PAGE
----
GLENS FALLS, N.Y. (NEWS10) — February is a big month for Sara Quartiers and her organization, Project: Cameron’s Story. It’s a month that defines what the group is all about; getting childrens’ books in the hands of parents who can’t connect with their newborns in the way one would normally assume. That’s a reality she herself once had to face.

“They can form a connection that can feel lacking when you’re just sitting by a box,” described Quartiers. “You feel lost, and alone, and like there’s nothing you can give to your baby. This sort of tries to connect that piece, because the sooner the parents are involved, the better the bonding process is for both the parents and the baby.”

Project: Cameron’s Story sends thousands of children’s books to newborn intensive care units (NICU) at 15 hospitals across New York, as a way for parents with prematurely-born children to connect, even if they can’t touch due to the complicated needs of care. This month is the project’s annual bookraiser event, set for next week but open now. It traditionally starts on February 16; the day Quartiers’ son Cameron was born 16 weeks premature.

The bookraiser is the organization’s main chance to gather donated books that then get distributed to hospitals as local as Albany and Glens Falls, and as far as Buffalo and New York City. In pre-pandemic years, donors could buy books at participating Barnes & Noble stores across the state, from where they would be shipped to the project’s Glens Falls home base for distribution.

This year and last, COVID has caused those plans to be modified, with the books needed populating an immense Amazon wish list. 105 collection sites within workplaces and offices around the state of New York are coordinating their own branches of the donation effort. They’re also connected with Scholastic, which runs sites with Scholastic book order forms where donors can choose what they want to send.

All of those books still go straight to Operation: Cameron’s Story to then be sent out to 15 locations. It was uncertain times in 2021 when the project switched to a remote method for the first time, but the results reflected the same support that has helped Project: Cameron’s Story grow for over a decade.

“In 2020, we got in just before the pandemic, and we raised over 23,000 brand-new books. Then, last year, we thought there was no way we were going to be able to do this, going completely online,” Quartiers said. “And then we beat our own total by 1,000 books.”

The hope is for that magic to strike yet again this month, as the project aims to up the book count by another 1,000. Although 23k sounds like a lot of books, it still doesn’t always cover the number of babies who are born early, and with complications, and wind up in the NICU.

“I think people are surprised to hear how many babies are born too soon or too sick,” Quartiers said. “We’re at (Golisano Children’s Hospital in Syracuse). They’re our largest hospital, and they see over 1,300 babies per year.”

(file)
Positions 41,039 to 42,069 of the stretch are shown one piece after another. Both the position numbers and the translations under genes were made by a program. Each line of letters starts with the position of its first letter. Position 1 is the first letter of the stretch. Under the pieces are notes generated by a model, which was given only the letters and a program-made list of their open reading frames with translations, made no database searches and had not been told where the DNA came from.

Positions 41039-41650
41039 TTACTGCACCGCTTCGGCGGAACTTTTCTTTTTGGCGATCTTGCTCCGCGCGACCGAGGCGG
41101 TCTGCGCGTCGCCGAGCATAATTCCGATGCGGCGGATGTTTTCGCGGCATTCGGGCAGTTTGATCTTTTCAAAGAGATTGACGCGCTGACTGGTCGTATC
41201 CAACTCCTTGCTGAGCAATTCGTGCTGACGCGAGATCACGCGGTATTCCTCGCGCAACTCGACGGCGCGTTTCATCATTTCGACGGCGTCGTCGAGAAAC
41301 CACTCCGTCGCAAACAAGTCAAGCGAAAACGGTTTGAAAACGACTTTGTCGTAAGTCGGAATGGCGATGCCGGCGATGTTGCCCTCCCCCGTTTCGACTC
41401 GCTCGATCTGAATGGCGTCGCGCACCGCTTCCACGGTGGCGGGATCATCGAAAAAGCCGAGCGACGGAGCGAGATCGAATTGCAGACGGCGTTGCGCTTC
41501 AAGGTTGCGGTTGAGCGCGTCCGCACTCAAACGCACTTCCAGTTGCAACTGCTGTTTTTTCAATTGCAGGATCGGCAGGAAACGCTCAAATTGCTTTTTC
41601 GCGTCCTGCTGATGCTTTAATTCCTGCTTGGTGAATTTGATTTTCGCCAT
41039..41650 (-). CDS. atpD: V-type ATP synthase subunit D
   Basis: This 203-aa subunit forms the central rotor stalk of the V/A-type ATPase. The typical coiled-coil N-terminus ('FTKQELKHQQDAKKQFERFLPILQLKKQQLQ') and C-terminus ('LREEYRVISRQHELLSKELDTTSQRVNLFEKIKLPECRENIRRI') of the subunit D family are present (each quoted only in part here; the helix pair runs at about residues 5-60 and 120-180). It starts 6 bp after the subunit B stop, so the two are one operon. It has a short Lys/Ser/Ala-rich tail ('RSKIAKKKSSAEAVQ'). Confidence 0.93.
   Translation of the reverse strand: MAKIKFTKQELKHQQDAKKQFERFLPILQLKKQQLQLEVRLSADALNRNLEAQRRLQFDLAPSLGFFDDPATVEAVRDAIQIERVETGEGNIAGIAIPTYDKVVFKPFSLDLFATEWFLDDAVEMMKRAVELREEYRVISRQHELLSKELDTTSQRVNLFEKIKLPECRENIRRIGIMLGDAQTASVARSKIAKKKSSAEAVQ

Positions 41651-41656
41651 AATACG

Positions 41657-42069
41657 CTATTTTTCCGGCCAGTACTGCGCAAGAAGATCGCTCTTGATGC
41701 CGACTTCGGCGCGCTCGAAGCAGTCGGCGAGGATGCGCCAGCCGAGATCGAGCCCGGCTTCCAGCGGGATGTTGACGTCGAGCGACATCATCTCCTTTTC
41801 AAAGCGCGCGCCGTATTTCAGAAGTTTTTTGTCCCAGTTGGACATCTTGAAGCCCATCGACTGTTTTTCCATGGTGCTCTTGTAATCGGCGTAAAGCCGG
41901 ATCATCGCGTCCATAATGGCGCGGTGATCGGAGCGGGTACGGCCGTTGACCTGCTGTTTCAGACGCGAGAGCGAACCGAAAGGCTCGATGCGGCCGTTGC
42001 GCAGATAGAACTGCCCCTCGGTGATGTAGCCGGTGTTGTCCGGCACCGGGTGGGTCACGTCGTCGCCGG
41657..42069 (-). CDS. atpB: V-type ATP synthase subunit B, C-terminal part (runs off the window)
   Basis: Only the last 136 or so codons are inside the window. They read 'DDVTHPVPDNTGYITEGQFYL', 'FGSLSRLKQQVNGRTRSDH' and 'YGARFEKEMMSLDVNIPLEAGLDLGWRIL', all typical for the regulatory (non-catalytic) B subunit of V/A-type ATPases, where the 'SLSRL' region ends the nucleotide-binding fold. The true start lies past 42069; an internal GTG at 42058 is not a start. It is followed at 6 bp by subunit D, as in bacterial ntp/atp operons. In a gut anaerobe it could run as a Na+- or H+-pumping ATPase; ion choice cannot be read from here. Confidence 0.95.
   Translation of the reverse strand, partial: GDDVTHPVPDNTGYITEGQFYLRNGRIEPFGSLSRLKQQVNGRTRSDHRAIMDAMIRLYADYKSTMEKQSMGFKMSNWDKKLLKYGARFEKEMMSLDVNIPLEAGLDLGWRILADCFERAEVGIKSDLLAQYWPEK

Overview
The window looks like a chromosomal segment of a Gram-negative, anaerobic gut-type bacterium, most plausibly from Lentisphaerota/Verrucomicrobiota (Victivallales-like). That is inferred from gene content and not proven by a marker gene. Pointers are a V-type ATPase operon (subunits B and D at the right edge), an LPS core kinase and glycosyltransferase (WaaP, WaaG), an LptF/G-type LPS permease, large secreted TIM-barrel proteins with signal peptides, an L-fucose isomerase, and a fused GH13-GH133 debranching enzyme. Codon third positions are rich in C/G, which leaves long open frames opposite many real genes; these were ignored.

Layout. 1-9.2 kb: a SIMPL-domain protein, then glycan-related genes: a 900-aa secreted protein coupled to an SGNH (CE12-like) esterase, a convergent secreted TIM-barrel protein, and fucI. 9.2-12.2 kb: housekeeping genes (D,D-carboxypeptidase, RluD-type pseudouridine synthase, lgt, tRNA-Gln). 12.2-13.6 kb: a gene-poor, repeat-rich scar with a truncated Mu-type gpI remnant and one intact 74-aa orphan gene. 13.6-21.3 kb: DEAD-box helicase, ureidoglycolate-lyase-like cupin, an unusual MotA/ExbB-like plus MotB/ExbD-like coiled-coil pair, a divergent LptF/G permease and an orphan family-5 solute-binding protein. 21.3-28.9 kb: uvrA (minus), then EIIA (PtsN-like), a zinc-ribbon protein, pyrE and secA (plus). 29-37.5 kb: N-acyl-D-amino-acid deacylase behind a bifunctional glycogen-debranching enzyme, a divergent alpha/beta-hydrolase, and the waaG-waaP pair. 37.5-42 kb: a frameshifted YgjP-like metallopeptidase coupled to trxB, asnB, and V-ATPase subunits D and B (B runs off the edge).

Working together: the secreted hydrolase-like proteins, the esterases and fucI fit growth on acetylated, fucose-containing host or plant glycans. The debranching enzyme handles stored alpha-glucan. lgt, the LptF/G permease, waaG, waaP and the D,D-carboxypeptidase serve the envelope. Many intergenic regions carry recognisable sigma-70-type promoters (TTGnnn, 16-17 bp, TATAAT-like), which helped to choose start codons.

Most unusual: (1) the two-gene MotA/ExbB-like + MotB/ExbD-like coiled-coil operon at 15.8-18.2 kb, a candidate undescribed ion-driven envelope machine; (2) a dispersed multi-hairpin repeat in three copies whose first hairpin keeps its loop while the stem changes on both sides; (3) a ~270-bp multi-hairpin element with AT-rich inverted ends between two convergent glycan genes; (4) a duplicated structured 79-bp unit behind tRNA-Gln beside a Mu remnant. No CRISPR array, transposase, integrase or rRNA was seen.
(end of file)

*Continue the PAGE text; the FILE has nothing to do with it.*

More locally, Albany Medical Center sees around 850 annual premature births. It’s another 450 at nearby St. Peter’s Hospital. Glens Falls Hospital doesn’t operate a NICU ward, but does have a children’s special care unit that does get its share of books. Around 350 babies see that center in a year, while more critical care cases head south to Albany.

The book list is stacked with copies of classics, like “Corduroy,” “The Poky Little Puppy” and many others. When Quartiers’ son—who would have turned 13 next week—was in intensive care, it was books like those that she turned to after spending her first few postpartum days sitting by Cameron’s NICU box. It was a way to stop feeling helpless, she says.

“I went for a drive. I don’t know what led me to a bookstore, I don’t know what led me inside, and I don’t know why I went to the children’s department,” Quartiers said. “I left with four books that looked like books a little boy might like.”

She still remembers them, too. Over the following weeks, Cameron heard “Stellaluna,” “Mike Mulligan and his Steam Shovel,” “The Little Engine that Could,” and “The Giant Jam Sandwich,” over and over again. And even though he couldn’t understand speech yet, from his NICU bed, Cameron responded.

“I hopped up on a stool, opened the little door and started reading to him. The nurse laughed, and said ‘Oh, Cameron likes storytime.’ I looked at her and I said, ‘What do you mean?'”

The nurse showed Quartiers Cameron’s oxygen saturation levels, which had been coming in at around 92% for the week after his birth. While his mother read him a story, the number leapt up to 100.

That reaction was the start that led to now. Parents with similar stories have joined Quartiers as she’s grown Project: Cameron’s Story into a powerhouse that delivers those same kinds of connections to thousands of parents annually. Anyone who wants to give a parent that chance can buy a book online, and visit the project website for more information.